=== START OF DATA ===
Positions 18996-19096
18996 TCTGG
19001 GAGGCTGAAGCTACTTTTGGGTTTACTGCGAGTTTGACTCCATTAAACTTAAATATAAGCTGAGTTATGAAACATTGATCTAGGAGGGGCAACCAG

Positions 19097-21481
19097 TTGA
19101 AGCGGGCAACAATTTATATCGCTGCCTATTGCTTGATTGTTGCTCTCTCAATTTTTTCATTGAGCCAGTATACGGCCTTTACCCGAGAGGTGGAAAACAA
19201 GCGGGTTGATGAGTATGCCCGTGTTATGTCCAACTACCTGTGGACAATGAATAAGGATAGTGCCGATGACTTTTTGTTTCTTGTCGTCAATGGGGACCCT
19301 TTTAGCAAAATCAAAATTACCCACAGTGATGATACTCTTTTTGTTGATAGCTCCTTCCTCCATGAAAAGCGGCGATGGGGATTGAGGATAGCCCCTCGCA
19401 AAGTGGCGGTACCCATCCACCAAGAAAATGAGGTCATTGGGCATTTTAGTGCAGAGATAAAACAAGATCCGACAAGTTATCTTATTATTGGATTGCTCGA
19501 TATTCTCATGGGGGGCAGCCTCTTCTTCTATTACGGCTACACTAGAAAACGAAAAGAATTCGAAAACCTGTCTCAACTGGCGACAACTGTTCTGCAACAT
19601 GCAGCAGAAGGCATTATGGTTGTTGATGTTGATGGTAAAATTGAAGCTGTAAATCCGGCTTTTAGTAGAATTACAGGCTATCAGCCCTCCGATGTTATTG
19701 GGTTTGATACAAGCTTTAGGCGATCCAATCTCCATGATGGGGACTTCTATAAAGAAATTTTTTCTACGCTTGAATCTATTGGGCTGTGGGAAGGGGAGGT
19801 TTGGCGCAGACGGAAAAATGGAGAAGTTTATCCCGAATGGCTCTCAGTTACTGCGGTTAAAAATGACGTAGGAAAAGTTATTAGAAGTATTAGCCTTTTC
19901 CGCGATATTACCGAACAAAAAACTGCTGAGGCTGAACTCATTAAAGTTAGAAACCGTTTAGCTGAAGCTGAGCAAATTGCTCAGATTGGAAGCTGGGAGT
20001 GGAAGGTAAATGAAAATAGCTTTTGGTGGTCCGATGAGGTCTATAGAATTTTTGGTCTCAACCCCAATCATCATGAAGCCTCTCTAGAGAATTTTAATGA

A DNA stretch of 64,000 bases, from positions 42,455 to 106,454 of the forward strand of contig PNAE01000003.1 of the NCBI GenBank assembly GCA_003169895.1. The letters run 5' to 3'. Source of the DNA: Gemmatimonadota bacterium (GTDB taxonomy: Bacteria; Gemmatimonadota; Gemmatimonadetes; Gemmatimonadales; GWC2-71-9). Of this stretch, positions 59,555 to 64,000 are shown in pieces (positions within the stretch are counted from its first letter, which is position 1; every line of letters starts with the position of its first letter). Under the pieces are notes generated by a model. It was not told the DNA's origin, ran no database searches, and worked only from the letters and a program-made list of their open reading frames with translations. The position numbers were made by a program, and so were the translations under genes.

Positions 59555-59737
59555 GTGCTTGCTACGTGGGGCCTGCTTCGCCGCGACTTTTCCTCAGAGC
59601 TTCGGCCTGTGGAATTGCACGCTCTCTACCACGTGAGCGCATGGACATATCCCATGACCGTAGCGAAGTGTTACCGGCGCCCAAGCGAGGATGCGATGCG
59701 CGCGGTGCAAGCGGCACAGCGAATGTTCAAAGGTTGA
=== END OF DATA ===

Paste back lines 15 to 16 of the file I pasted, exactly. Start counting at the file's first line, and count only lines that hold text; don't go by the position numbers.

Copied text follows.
20001 GGAAGGTAAATGAAAATAGCTTTTGGTGGTCCGATGAGGTCTATAGAATTTTTGGTCTCAACCCCAATCATCATGAAGCCTCTCTAGAGAATTTTAATGA

A DNA stretch of 64,000 bases, from positions 42,455 to 106,454 of the forward strand of contig PNAE01000003.1 of the NCBI GenBank assembly GCA_003169895.1. The letters run 5' to 3'. Source of the DNA: Gemmatimonadota bacterium (GTDB taxonomy: Bacteria; Gemmatimonadota; Gemmatimonadetes; Gemmatimonadales; GWC2-71-9). Of this stretch, positions 59,555 to 64,000 are shown in pieces (positions within the stretch are counted from its first letter, which is position 1; every line of letters starts with the position of its first letter). Under the pieces are notes generated by a model. It was not told the DNA's origin, ran no database searches, and worked only from the letters and a program-made list of their open reading frames with translations. The position numbers were made by a program, and so were the translations under genes.